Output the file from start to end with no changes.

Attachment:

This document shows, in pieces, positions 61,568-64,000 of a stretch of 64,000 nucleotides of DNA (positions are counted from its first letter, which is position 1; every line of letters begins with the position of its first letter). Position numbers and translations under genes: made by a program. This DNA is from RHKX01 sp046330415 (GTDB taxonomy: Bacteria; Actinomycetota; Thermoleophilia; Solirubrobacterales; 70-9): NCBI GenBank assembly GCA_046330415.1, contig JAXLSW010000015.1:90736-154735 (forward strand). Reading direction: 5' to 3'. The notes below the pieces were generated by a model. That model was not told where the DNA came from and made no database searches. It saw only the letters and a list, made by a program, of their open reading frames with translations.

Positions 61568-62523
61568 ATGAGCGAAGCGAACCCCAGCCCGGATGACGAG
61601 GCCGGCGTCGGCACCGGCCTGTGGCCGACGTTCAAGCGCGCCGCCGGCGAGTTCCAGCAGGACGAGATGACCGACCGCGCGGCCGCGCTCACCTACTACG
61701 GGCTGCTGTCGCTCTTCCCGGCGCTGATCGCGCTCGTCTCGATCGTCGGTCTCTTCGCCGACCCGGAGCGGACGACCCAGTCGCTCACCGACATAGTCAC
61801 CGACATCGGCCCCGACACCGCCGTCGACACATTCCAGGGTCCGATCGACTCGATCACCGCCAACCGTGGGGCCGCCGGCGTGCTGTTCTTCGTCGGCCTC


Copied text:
This document shows, in pieces, positions 61,568-64,000 of a stretch of 64,000 nucleotides of DNA (positions are counted from its first letter, which is position 1; every line of letters begins with the position of its first letter). Position numbers and translations under genes: made by a program. This DNA is from RHKX01 sp046330415 (GTDB taxonomy: Bacteria; Actinomycetota; Thermoleophilia; Solirubrobacterales; 70-9): NCBI GenBank assembly GCA_046330415.1, contig JAXLSW010000015.1:90736-154735 (forward strand). Reading direction: 5' to 3'. The notes below the pieces were generated by a model. That model was not told where the DNA came from and made no database searches. It saw only the letters and a list, made by a program, of their open reading frames with translations.

Positions 61568-62523
61568 ATGAGCGAAGCGAACCCCAGCCCGGATGACGAG
61601 GCCGGCGTCGGCACCGGCCTGTGGCCGACGTTCAAGCGCGCCGCCGGCGAGTTCCAGCAGGACGAGATGACCGACCGCGCGGCCGCGCTCACCTACTACG
61701 GGCTGCTGTCGCTCTTCCCGGCGCTGATCGCGCTCGTCTCGATCGTCGGTCTCTTCGCCGACCCGGAGCGGACGACCCAGTCGCTCACCGACATAGTCAC
61801 CGACATCGGCCCCGACACCGCCGTCGACACATTCCAGGGTCCGATCGACTCGATCACCGCCAACCGTGGGGCCGCCGGCGTGCTGTTCTTCGTCGGCCTC